The other is its length. Black Unicorn is too short. It's like a meal at a fancy French restaurant, where your artfully prepared entree is less than two inches square with a drizzle of sauce. Three bites, and the book is done! The world and the characters are rich enough to support a longer adventure. While this isn't a pacing issue per se--the development of the plot is well timed--it does disappoint me.

The size of the book (and the age of the protagonist) lands this one in the Young Adult section, but the writing is elevated beyond many adult fantasy texts. Lee's prose is unusual and evocative without becoming purple. Moreover, I found nothing particularly objectionable in the content, which is very rare (both for me and for the books I read.)

Now if only Black Unicorn were longer, and its heroine more proactive. Then I could give this one the five stars it almost earned.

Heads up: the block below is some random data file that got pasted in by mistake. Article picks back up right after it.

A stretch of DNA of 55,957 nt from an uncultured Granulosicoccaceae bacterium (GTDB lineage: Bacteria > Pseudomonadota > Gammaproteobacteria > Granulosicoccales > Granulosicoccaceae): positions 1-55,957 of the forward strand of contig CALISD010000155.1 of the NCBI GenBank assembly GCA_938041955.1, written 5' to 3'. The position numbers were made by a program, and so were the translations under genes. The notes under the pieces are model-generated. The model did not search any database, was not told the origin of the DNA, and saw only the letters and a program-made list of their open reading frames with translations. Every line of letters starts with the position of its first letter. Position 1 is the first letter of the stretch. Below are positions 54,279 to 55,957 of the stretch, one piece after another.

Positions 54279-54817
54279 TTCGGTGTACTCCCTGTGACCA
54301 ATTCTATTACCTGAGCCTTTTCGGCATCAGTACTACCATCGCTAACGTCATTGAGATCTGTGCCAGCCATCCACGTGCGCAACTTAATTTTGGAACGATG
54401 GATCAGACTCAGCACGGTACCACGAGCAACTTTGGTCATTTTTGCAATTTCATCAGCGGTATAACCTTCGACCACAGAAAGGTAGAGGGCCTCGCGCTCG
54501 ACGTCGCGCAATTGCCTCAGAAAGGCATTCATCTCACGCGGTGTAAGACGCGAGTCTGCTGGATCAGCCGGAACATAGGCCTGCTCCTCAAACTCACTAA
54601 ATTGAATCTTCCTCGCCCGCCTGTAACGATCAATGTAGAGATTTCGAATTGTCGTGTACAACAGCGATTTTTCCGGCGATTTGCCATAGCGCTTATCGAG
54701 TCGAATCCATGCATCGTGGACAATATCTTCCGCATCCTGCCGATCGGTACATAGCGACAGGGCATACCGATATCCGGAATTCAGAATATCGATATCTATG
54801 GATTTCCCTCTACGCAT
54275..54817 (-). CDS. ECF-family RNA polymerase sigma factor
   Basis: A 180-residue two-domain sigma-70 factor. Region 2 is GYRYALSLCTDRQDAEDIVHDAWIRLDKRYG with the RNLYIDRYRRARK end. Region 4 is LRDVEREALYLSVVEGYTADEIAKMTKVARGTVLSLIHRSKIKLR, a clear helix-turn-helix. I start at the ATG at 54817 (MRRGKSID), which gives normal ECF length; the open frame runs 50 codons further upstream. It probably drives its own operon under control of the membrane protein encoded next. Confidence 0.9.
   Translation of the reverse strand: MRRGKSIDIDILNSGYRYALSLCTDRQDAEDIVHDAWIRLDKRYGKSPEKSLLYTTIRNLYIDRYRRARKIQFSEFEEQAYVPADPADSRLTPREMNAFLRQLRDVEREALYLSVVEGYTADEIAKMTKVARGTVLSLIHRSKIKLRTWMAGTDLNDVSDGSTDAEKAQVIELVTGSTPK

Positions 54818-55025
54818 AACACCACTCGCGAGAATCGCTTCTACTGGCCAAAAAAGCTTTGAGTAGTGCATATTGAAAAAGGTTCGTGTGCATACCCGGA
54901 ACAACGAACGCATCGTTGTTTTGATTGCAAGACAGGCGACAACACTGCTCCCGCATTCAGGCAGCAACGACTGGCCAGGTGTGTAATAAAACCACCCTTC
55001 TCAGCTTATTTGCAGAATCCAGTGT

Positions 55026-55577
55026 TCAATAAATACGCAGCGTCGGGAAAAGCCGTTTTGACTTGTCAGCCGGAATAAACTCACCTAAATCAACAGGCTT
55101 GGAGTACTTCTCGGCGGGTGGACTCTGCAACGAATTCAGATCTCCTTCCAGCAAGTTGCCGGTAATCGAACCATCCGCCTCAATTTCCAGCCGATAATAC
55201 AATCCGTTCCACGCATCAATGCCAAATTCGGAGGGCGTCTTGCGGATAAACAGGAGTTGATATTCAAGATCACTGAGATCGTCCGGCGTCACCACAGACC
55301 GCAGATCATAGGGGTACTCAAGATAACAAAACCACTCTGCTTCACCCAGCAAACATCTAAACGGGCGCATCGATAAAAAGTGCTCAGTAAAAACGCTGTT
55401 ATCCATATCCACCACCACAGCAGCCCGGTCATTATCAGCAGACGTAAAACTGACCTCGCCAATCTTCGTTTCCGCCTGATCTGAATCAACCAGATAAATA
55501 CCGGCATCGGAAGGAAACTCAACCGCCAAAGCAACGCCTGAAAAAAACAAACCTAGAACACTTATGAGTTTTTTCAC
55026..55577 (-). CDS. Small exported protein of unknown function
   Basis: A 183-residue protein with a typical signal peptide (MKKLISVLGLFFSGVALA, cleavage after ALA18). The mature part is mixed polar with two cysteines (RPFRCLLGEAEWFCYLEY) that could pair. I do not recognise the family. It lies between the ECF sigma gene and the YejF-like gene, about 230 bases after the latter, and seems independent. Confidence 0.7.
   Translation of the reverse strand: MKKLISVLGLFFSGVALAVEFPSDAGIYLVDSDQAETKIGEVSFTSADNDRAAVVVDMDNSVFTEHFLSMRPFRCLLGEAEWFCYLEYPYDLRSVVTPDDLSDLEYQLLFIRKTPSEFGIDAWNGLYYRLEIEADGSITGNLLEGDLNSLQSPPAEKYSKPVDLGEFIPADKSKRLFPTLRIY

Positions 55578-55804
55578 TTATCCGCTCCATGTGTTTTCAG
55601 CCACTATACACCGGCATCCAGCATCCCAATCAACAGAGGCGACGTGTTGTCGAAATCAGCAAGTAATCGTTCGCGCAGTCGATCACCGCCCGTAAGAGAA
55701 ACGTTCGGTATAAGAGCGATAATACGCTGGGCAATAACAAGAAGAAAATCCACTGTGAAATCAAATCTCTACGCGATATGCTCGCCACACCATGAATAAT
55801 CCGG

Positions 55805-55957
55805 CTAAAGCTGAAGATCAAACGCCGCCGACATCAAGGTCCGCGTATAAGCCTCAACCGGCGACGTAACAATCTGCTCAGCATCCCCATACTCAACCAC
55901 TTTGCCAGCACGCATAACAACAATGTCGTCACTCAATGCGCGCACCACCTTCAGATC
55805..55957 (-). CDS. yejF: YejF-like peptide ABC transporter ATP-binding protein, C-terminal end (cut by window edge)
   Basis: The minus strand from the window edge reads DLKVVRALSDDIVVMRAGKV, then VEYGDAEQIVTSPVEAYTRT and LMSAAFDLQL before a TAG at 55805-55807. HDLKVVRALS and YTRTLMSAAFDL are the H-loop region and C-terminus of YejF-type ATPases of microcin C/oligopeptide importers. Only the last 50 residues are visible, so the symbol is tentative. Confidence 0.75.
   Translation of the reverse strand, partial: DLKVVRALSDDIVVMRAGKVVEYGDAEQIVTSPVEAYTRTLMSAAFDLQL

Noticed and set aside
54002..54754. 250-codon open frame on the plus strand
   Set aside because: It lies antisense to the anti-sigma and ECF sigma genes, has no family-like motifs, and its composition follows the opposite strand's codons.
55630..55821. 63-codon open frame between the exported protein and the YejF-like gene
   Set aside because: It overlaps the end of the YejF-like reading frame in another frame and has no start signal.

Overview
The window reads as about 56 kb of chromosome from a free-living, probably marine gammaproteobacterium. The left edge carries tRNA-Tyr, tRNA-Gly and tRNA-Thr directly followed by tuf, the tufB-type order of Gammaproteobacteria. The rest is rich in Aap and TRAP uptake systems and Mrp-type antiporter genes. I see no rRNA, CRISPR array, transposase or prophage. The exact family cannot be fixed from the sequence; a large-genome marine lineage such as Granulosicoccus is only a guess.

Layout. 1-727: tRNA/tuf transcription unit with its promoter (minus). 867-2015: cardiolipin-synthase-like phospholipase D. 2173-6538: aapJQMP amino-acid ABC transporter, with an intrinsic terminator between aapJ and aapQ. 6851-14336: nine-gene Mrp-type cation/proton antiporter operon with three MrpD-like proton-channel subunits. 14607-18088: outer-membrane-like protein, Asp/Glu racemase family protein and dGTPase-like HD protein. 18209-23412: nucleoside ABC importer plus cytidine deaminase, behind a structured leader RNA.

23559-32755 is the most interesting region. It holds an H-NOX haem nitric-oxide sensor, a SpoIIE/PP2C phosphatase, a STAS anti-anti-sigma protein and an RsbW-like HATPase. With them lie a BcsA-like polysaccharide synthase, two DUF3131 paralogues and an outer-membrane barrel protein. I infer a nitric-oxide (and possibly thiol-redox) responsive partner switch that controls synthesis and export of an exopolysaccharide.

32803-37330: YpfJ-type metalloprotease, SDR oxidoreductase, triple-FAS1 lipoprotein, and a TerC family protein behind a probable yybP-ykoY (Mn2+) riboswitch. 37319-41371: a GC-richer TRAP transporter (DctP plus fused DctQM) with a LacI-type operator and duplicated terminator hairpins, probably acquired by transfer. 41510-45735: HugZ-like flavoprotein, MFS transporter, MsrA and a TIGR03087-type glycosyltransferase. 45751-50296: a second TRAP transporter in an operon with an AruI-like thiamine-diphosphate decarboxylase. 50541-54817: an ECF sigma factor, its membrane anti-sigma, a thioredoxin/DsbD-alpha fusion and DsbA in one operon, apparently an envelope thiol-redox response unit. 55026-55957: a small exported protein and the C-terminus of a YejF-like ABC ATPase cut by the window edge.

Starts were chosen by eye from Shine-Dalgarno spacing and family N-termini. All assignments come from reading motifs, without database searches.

Thanks for this review is due to Shannon, whose review of Lee's anthology Dreams of Light and Dark inspired me!

Complexity of Writing: 4/5
Quality of Writing: 4/5
Strength of Characterization: 4/5
Logic of Plot Development: 3/5
Evocation of Setting: 4/5
Effectiveness of Pacing: 2/5
Resolution of Conflict: 2/5
Emotional Engagement: 3/5
Mental Engagement: 3/5
Bechdel Test: pass
Diverse Cast:  pass?
Content Warning: none

[*This is the second best un-compliment about writing I have ever received. It is surpassed only by "You don't look like you'd be talented."]